"Those who do not learn from history are doomed to repeat it." George Santayana. It seems that this quote may have been altered, or incorrectly attributed, but for this post that does not matter. History has become my obsession. Like any good obsession this started simply enough.
A friend of mine told me about "podcasts." Little episodic units of information, or entertainment. There are thousands of them, covering topics from ancient Egypt to futuristic science fiction, conspiracy theories to religious services. I was lost, so it seemed like history would be a good place to jump in and start listening.
Soon, I was stopping at the library on my way to the gym and researching further the subjects from the podcasts. It seemed like a good subject for My blog, a little about working out, getting in shape, and a little about the past.
Of course, it would focus on the obscure details, and little idiosyncratic bits, the things that could easily be turned into light hearted fodder, for the endless parade of self indulgent fantasy that makes up Life Explained.
Unfortunately, most things recorded through history are not very damned funny. In fact, most of it seems awful. And it just keeps happening, over and over again. None of which would fit in with the recurring theme of goofiness that makes up my other blog. Hence, the new blog.
From this research, it seems we should alter the quote attributed to Santayana to say "Those who do not learn from history are doomed to repeat it, and those who do learn are doomed to watch others repeat it." Or maybe "Those who don't learn from history are doomed to repeat it, and those who do learn from history are doomed to repeat it."
Which brings us to our next quote,
"In the shuffling madness
Of the locomotive breath
Runs the all time loser
Headlong to his death."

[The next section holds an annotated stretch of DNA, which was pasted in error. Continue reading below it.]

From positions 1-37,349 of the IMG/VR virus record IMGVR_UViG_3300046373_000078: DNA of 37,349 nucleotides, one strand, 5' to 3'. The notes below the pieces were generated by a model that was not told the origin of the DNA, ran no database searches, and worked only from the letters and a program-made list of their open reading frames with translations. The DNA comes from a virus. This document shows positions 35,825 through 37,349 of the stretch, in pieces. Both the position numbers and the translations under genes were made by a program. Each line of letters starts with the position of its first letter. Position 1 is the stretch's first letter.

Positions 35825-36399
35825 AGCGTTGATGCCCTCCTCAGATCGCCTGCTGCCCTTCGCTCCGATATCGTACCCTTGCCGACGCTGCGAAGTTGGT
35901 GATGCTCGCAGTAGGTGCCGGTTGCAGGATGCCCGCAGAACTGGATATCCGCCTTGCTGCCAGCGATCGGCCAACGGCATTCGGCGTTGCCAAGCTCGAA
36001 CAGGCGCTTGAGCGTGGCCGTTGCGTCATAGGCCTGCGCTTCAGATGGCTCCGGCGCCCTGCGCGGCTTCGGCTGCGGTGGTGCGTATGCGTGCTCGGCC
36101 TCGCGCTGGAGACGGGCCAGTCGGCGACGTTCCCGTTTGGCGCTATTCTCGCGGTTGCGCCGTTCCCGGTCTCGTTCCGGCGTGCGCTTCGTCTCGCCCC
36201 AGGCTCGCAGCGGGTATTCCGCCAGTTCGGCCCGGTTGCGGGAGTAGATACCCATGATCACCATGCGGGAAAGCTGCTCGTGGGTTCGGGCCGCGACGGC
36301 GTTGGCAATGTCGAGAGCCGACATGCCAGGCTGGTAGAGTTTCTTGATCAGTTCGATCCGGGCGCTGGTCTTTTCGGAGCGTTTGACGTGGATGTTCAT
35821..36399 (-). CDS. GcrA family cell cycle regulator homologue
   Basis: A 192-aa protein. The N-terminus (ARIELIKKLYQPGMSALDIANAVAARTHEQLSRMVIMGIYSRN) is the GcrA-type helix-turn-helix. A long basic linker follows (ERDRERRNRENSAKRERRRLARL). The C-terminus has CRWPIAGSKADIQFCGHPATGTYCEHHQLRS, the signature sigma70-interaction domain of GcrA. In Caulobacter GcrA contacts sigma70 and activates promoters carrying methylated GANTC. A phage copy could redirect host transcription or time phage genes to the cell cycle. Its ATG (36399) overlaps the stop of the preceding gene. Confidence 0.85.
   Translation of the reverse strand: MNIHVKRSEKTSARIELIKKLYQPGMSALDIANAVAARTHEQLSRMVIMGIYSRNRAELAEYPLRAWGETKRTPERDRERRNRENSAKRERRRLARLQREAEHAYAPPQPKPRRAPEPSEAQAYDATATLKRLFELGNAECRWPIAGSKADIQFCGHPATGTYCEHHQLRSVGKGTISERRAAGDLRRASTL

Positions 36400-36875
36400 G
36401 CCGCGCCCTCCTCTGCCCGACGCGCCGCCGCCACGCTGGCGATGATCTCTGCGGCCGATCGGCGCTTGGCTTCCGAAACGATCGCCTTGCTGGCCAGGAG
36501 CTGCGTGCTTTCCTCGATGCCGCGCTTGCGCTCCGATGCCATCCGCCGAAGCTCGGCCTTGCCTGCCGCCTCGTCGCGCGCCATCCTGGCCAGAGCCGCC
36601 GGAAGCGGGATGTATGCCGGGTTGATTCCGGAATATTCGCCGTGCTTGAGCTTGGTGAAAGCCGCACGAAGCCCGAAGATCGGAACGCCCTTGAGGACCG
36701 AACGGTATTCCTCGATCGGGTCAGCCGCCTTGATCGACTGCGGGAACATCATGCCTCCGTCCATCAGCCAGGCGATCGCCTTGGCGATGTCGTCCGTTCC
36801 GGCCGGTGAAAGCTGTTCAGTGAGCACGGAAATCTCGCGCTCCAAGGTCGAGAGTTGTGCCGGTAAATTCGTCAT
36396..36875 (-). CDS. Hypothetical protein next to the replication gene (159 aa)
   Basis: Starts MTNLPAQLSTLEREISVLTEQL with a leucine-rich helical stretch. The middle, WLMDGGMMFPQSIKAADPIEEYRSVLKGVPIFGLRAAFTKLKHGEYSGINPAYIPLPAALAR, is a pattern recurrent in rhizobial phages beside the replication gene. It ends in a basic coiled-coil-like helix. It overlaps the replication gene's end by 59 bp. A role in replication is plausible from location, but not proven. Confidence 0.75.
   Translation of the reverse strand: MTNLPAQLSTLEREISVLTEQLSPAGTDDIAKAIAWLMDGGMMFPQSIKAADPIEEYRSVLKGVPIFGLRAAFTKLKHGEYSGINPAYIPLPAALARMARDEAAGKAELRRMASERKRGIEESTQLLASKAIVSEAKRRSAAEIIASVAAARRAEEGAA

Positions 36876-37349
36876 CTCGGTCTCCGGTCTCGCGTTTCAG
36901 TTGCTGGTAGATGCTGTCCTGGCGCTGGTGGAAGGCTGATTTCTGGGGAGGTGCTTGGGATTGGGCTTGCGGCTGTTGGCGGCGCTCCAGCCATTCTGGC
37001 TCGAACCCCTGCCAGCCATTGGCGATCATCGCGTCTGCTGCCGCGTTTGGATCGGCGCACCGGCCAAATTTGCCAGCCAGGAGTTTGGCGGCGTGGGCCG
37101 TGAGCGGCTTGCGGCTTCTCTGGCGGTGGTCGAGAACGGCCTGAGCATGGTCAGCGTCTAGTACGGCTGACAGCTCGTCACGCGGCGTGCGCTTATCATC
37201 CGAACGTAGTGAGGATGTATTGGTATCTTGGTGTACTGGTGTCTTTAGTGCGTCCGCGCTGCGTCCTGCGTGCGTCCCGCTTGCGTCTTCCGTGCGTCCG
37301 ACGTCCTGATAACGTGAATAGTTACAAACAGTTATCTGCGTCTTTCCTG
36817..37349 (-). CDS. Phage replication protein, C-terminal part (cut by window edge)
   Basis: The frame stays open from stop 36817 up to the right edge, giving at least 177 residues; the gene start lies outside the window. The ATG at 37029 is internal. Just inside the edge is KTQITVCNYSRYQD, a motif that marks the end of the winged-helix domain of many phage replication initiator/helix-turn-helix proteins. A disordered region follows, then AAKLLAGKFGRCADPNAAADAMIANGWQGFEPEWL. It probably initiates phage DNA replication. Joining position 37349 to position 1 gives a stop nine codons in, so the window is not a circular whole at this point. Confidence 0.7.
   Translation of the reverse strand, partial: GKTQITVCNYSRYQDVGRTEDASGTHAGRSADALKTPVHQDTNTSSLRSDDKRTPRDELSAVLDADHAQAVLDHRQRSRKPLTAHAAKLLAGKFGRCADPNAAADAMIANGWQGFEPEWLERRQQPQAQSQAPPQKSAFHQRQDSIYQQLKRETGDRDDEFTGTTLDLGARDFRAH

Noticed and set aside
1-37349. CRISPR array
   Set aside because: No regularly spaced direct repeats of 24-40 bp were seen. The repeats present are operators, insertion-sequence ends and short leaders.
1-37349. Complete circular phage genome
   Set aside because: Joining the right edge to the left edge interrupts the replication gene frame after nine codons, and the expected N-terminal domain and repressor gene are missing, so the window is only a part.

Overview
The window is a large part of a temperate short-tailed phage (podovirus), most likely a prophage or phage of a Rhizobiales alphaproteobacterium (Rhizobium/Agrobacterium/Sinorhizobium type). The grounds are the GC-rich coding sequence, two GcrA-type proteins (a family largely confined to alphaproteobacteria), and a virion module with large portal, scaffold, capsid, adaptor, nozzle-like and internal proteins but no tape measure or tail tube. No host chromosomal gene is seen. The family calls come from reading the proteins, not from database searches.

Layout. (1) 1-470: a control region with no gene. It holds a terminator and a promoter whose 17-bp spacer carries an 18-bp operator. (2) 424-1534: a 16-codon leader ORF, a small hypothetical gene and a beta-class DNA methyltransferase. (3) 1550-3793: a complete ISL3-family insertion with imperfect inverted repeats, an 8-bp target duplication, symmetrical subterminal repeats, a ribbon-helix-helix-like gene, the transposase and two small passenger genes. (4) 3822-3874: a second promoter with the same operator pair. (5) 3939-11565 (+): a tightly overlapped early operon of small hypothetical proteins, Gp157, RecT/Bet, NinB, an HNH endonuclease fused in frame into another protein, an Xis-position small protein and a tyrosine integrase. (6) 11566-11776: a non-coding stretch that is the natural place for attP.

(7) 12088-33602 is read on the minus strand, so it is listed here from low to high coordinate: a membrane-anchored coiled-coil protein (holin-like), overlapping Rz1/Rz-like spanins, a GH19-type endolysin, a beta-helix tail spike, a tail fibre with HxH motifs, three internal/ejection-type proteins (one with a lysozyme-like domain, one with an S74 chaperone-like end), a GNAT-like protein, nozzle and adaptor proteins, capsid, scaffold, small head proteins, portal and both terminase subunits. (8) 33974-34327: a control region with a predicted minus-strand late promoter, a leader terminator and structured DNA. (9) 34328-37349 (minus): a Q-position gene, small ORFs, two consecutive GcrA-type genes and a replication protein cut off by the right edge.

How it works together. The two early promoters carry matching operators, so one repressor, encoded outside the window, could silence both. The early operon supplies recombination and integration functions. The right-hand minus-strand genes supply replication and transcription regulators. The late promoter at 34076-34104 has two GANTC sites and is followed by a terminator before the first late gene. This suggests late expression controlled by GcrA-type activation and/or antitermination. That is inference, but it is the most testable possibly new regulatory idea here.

From Jethro Tull's Locomotive Breath.
Throughout history, for various reasons, cities or states, later countries, would decide to take the possessions of their neighbors. The reasons were many, and made sense to the rulers, maybe it was a more defensible position, maybe it was to enhance food and material supplies, maybe it was religious convictions, but the need to conquer was always there.
Athens, the birth place of democracy, couldn't help itself. Exerting "goodwill" all over the known world, until the rest of the world had just had enough. Rome was born, if you ignore the story of the twins being rescued, and raised by a wolf, through a defensive struggle, and took over the whole known world in a "continuous defensive campaign," until the rest of the world decided to struggle for themselves.
As I continued reading, and trying to understand how this keeps happening, and how the modern world could get off the Jetson like treadmill, it struck me, there may not be a way out. This may be our destiny, the destruction of our "enemies." And, trust me, even a cursory glance backward will provide ample proof that everybody will, at one point, become enemies.
So, what is the point? I don't know. Since I am looking into all of these societies, and there rise, and eventual self destructive attempts to "have it all" I might as well share it with you, and maybe we can all come together and say, this has gone on long enough.
Tune in to our next exciting episode, it will either be Athens, or Assyria, or Rome, who knows? It doesn't really matter, they are all eerily similar, and the lessons are the same, not that anybody is learning anything from them.